<The Breath of the Sea>, 2014 <Ripplecast>, 2009 <Ripplecast>, 2009
<Ripplecast)>, 2008 <Cromaflow>, 2008 <Moons Over You>, 2008
<Illumination>, 2007 <Cross_Being:Dancer(Spinning Screen)>, 2008 <Layered Time>, 2007
<The Spinning Screen_Version 2> <Where's Waldo?>, 2007 <Flora Electronica>, 2007
<NumberOrchestra>, 2006 <Tiltable Maps>, 2006 <Cross_Being_Dancers(Spinning Screen)>, 2004
<Cross-Being_Todd (Tilting Table)>, 2004 <A BeadBall Table>,2004 Virtual Flesh, 2003
<PingPong>, 2003


A BeadBall Table
interactive video and sound installation, 2003.12

mtilting table structure, tilting sensor, A video projector, computer running MAX / JITTER, Sound speakers.
Tilting table size: 25 x 19 x 41.5(h) inch (63.5 cm x 48.26 cm x 105.41 cm)
Space requirement: at least 2.5 m x 2.5 m. ( 8.25 x 8.25 ft.)

above images are taken at the ITP 2003 winter show
Virtual beads are projected onto the surface of the tilting table. As viewers tilt the tabletop, the beads roll towards its lowest corner. The direction and angle of tilt also generate sounds which provide musical accompaniment for the rolling beads. A Max/Jitter patch was created to manipulate the video and sound in real-time based on the sensor input.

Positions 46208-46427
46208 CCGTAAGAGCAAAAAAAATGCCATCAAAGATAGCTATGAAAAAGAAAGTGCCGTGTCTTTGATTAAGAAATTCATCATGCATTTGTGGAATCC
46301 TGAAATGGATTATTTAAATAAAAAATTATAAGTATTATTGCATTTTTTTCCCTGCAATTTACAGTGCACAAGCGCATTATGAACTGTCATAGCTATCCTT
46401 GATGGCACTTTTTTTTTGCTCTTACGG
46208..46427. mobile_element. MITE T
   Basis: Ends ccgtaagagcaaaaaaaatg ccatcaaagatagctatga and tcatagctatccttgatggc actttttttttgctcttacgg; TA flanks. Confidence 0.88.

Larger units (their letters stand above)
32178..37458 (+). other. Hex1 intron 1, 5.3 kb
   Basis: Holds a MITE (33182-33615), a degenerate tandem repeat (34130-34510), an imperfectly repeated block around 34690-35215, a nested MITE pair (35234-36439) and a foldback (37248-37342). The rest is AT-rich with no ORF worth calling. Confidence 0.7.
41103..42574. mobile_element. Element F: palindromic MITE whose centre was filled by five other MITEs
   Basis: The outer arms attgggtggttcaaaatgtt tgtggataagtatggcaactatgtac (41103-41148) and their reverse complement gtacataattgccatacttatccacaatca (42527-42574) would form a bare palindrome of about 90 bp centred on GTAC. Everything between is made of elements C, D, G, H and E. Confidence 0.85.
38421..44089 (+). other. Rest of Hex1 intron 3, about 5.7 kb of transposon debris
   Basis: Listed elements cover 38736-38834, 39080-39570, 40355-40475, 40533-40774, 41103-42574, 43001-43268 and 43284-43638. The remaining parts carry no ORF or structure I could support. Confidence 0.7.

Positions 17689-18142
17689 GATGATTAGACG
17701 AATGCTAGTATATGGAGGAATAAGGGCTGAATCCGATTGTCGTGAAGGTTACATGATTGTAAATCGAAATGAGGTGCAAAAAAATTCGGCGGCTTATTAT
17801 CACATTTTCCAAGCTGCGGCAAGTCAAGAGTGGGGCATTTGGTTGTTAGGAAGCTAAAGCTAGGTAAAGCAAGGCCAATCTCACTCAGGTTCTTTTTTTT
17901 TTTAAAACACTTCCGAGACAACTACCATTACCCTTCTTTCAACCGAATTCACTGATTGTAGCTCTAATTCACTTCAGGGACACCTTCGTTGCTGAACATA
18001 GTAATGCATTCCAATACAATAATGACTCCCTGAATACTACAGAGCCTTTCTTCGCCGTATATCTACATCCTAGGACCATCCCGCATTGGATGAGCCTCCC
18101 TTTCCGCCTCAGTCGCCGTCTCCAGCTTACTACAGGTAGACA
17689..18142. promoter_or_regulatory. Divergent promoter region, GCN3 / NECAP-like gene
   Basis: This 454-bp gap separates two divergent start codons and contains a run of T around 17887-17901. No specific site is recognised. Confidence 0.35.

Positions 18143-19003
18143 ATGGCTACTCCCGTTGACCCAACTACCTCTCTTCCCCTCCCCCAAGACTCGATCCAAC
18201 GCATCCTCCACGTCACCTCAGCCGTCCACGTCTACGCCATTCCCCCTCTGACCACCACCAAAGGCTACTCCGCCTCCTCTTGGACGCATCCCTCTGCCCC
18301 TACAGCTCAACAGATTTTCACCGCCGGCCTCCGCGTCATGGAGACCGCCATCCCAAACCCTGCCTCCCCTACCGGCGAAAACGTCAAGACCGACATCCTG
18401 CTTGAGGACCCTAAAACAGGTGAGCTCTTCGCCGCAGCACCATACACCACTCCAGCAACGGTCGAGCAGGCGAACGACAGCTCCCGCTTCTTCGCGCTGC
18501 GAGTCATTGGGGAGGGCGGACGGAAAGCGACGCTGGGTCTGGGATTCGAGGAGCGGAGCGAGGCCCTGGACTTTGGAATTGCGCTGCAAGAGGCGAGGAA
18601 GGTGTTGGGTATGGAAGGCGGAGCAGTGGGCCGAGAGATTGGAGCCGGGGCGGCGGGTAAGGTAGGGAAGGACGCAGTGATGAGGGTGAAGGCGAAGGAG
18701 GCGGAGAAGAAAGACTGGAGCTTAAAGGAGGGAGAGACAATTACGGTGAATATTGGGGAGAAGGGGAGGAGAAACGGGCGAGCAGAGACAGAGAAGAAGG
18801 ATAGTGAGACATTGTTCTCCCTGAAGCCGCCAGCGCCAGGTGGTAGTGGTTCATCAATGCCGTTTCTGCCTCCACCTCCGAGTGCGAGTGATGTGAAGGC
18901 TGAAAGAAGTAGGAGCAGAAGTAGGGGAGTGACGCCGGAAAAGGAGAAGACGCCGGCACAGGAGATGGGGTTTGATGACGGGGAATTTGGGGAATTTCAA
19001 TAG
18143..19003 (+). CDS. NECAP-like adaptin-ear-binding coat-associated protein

In this work, real world physics (gravity) is applied to the relationship between the balls and the tabletop, producing a witty parallel between the real and virtual, and providing viewers with a fun, playful, and sometimes surprising interaction. This piece was exhibited in a 2003 show at NYU's ITP, during which we were able to get feedback from a large number of visitors. Many of them suggested that this application could be implemented as a game, perhaps in which players try to roll the beads into a virtual hole or around a maze displayed on the table. In this case, users would have a specific goal to accomplish in their interaction.

Technical System :
Tilting table uses an accelerometer (a sensor for measuring gravity) for detecting the movement of the tabletop in response to user actions. The accelerometer communicates the tilt-angle values to a PIC micro-controller, which then delivers those values to a computer via either MIDI or serial communication. Computer-driven real-time images are transformed by the input and displayed on the tilting table surface by a ceiling-mounted projector.

Mechanically, differently from the use of a spring-joint in "Cross-Being_Todd," the joint for this tabletop exploits a ball-joint. These two joints have different traits: with the ball-joint, the tabletop remains in the last position that the user left it; the spring, because of its resiliency, returns the tabletop screen to its original position after the user’s interaction.


photo by Inhye Lee, 2003